On my Gentoo box running without a desktop environment, every time I try to open a file the system tries to open it with Firefox. I understand that without a desktop environment "open file" cannot function correctly, but why is everything opened with Firefox? If I want to, can I change it to something else?

  • How are you trying to open the file? Under most unices, this is a per-application concept, not a generic OS concept. Dec 21, 2010 at 20:31
  • @Gilles I tried in various ways: double-clicking from pcmanfm, clicking from the downloaded section of chromium, executing xdg-open. Firefox always comes up.
    – phunehehe
    Dec 22, 2010 at 1:17
  • Chromium and xdg-open both use the FreeDesktop database. I don't know about pcmanfm. Dec 22, 2010 at 18:53

2 Answers 2


Usually this information is handled in 2 places:

  • Application .desktop files advertise what program can open
  • MIME database which specifies what application should be used to open file with specific MIME

The MIME database can be customized by editing .local/share/applications/mimeapps.list and .local/share/applications/mimeinfo.cache. The tool which allows to edit it is xdg-mime from x11-misc/xdg-utils. Please beware that man states it can be used only from inside desktop session.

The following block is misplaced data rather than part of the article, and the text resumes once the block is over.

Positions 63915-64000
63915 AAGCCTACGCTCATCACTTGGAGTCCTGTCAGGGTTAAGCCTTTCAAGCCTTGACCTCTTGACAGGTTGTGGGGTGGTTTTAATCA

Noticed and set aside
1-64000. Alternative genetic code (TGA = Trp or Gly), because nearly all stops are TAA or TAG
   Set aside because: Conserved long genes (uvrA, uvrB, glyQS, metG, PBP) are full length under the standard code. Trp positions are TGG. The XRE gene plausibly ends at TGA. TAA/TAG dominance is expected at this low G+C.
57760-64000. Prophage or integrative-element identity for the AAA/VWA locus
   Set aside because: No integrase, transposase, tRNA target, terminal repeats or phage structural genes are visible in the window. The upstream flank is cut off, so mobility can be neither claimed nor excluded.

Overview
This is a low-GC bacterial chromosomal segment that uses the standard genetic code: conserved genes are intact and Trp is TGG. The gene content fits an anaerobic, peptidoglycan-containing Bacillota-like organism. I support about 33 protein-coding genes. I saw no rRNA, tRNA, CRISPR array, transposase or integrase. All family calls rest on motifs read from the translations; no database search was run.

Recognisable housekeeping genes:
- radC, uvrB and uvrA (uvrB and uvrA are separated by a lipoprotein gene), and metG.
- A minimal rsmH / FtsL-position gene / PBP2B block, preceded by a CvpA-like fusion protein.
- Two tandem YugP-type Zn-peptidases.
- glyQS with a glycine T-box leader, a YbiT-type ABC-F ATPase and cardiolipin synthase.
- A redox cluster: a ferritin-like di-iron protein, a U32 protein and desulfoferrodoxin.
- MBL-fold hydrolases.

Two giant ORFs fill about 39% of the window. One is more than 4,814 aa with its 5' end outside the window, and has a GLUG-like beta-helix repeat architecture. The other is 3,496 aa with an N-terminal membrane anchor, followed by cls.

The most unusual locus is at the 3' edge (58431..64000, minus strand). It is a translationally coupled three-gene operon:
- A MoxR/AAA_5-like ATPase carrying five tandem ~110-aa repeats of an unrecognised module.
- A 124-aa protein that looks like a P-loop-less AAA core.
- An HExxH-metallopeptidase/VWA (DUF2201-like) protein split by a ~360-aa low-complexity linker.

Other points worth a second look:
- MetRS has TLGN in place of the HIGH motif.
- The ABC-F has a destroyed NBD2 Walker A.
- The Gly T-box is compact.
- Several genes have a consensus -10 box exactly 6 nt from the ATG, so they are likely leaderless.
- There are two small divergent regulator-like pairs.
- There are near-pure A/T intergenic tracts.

Edit Please note that some applications, like Firefox, do not respect the MIME database settings.

  • That's the FreeDesktop MIME database. Other applications might use the system database (/etc/mailcap, ~/.mailcap); Firefox has its own proprietary database. Dec 22, 2010 at 18:54
  • I know it under name of MIME database (sounds completely different then FreeDesktop MIME database). As Freedesktop is set of standards for X desktop environments I don't think I was wrong to present is as standard - and I did mentioned not all apps respect it. Dec 22, 2010 at 19:00
  • Thanks for the right direction. The default application list is at .local/share/applications/defaults.list (which is also what xdg-mime edits).
    – phunehehe
    Feb 15, 2011 at 15:35

The command file -i <filename> might be useful for the cases when one does not know the specific mime type of a particular file. Once established it may be used as an input to xdg-mime utility to set the default open command.

dev-perl/File-MimeInfo ebuild constains mimeopen utility. It is a wrapper around the mentioned above commands.

  • To determined the mime type for xdg-mime you should probably use: xdg-mime query filetype <file>
    – Adam D.
    Oct 13, 2019 at 16:53

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